(published under the pseudonym Clive Hamilton) (1919)


On this day:

1919 Lewis delivers his first paper, on William Morris,
to the Martlets Society

Friday, March 11, 2005

The Place of the Lion

On this day, 1936:

Dear Mr. Williams,

I never know about writing to an author. If you are older than I, I don't want to seem impertinent: if you are younger, I don't want to seem patronizing. But I feel I must risk it.

A book sometimes crosses ones path which is so like the sound of ones native language in a strange country that it feels almost uncivil not to wave some kind of flag in answer. I have just read your Place of the Lion and it is to me one of the major literary events of my life--comparable to my first discovery of George Macdonald, G.K. Chesterton, or Wm. Morris. There are layers and layers -- first the pleasure that any good fantasy gives me: then, what is rarely (tho' not so very rarely) combined with this, the pleasure of a real philosophical and theological stimulus: thirdly, characters: fourthly, what I neither expected nor desired, substantial edification.

I mean the latter with perfect seriousness. ...

Coghill of Exeter put me on to the book: I have put on Tolkien (the Professor of Anglo Saxon and a papist) and my brother. So there are three dons and one soldier all buzzing with excited admiration. We have a sort of informal club called the Inklings: the qualifications (as they have informally evolved) are a tendency to write, and Christianity. Can you come down some day next term (preferably not Sat. or Sunday), spend the night as my guest in College, eat with us at a chop house, and talk with us till the small hours. Meantime, a thousand thanks.

C.S. Lewis
Collected Letters of C.S. Lewis, Volume II

Thursday, March 10, 2005

The Temptation

"It is not from the making a story that I shrink back, O Stranger," she answered, "but from this one story that you have put into my head. I can make myself stories about my children or the King. I can make it that the fish fly and the land beasts swim. But if I try to make the story about living on the Fixed Island I do not know how to make it about Maleldil. For if I make it that He has changed His command, that will not go. And if I make it that we are living there against His command, that is like making the sky all black and the water so that we cannot drink it and the air so that we cannot breathe it. But also, I do not see what is the pleasure of trying to make these things."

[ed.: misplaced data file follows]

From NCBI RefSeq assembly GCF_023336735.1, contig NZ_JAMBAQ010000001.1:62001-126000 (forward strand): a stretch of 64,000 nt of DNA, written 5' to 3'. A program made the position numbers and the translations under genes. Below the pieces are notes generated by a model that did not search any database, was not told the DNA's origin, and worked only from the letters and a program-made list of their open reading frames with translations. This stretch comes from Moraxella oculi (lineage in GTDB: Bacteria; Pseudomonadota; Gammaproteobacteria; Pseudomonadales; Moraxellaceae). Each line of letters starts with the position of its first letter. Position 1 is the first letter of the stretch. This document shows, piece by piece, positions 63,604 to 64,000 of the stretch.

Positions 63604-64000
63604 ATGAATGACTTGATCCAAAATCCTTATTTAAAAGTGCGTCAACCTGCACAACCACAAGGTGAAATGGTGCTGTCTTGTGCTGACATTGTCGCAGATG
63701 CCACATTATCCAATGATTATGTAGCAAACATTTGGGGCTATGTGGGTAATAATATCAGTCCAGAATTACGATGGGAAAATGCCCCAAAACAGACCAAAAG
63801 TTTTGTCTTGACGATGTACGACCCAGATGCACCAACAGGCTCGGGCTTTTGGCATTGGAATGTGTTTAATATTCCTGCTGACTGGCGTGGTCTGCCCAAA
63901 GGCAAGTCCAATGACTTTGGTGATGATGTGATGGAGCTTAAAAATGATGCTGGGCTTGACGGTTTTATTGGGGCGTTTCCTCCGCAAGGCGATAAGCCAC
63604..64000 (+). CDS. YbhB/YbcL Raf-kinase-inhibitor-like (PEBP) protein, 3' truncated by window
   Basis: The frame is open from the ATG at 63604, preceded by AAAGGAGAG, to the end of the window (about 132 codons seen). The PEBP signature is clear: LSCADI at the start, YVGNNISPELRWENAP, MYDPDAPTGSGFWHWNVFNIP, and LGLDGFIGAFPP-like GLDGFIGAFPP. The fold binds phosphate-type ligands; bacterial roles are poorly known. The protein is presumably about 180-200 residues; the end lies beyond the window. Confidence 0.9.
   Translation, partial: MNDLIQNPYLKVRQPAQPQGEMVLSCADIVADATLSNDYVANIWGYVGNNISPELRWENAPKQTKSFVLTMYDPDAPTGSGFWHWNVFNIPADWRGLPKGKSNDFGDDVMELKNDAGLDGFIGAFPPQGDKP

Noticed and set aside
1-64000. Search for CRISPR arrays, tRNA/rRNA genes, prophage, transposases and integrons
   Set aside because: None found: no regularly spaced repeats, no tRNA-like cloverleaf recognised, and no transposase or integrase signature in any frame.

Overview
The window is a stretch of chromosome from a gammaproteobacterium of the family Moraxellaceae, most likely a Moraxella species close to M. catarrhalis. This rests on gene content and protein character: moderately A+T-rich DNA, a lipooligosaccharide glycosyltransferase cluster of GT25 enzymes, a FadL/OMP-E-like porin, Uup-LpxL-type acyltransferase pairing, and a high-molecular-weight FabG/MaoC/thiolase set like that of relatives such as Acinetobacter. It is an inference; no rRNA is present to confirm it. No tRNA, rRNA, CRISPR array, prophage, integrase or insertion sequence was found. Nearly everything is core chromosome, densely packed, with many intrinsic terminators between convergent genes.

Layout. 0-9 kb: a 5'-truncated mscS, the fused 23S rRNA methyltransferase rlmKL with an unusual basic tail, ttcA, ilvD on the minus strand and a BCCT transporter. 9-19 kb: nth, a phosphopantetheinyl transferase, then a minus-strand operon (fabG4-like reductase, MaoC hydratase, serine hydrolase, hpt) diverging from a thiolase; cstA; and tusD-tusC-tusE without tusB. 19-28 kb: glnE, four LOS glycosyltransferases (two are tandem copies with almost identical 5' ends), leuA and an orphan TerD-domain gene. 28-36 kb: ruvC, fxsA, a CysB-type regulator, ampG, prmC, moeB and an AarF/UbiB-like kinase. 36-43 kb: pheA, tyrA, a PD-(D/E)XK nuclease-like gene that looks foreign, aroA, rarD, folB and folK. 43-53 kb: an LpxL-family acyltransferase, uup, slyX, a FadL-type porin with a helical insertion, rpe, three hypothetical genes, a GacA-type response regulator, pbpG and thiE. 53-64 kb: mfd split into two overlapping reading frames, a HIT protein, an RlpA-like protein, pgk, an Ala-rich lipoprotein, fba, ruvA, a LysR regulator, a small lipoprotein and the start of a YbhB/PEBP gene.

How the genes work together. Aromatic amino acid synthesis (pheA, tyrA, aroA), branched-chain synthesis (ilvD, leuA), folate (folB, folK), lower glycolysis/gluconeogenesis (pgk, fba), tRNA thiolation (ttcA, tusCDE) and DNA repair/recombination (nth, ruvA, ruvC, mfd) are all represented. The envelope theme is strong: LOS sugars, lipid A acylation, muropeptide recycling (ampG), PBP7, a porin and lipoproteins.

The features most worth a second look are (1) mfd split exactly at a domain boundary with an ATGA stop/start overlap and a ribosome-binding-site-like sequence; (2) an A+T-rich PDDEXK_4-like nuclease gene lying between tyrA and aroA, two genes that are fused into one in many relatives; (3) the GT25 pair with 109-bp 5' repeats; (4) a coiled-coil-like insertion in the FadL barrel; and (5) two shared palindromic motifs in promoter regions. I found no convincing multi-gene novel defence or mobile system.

"To make you older, wiser," said Weston's body.

"Do you know for certain that it will do that?" she asked.

"Yes, for certain," It replied. "That is how the women of my world have become so great and so beautiful."

"Do not listen to him," broke in Ransom; "send him away. Do not hear what he says, do not think of it."
~C.S. Lewis, Perelandra (1944)


On this day:

1930 Sailing from Shanghai to the United States, Warren Lewis lived through the tenth of March twice in the mid-Pacific.

Wednesday, March 09, 2005

I Never Wrote Down to Anyone

I was therefore writing 'for children' only in the sense that I excluded what I thought they would not like or understand; not in the sense of writing what I intended to be below adult attention. I may of course have been deceived, but the principle at least saves one from being patronizing. I never wrote down to anyone; and whether the opinion condemns or acquits my own work, it certainly is my opinion that a book worth reading only in childhood is not worth reading even then. The inhibitions which I hoped my stories would overcome in a child's mind may exist in a grown-up's mind too, and may perhaps be overcome by the same means.

The Fantastic or Mythical is a Mode available at all ages for some readers; for others, at none. At all ages, if it is well used by the author and meets the right reader, it has the same power: to generalize while remaining concrete, to present in palpable form not concepts or even experiences but whole classes of experience, and to throw off irrelevancies. But at its best it can do more; it can give us experiences we have never had and thus, instead of 'commenting on life', can add to it. I am speaking of course, about the thing itself, not my own attempts at it.
C.S. Lewis, Of Other Worlds, "Sometimes Fairy Stories May Say Best What's to be Said" (1956)

Tuesday, March 08, 2005

Always Longing

"No, no no," she said. "You don't understand. Not that kind of longing. It was when I was happiest that I longed most. It was on happy days when we were up there on the hills, the three of us, with the wind and the sunshine...where you couldn't see Glome or the palace. Do you remember? The colour and the smell, and looking across at the Grey Mountain in the distance? And because it was so beautiful, it set me longing, always longing. Somewhere else there must be more of it. Everything seemed to be saying, Psyche come! But I couldn't (not yet) come and I didn't know where I was to come to. It almost hurt me. I felt like a bird in a cage when the other birds of its kind are flying home."

She kissed both my hands, flung them free, and stood up. She had her father's trick of walking to and fro when she talked of something that moved her. And from now till the end I felt (and this horribly) that I was losing her already, that the sacrifice tomorrow would only finish something that had already begun. She was (how long had she been, and I not to know?) out of my reach, in some place of her own.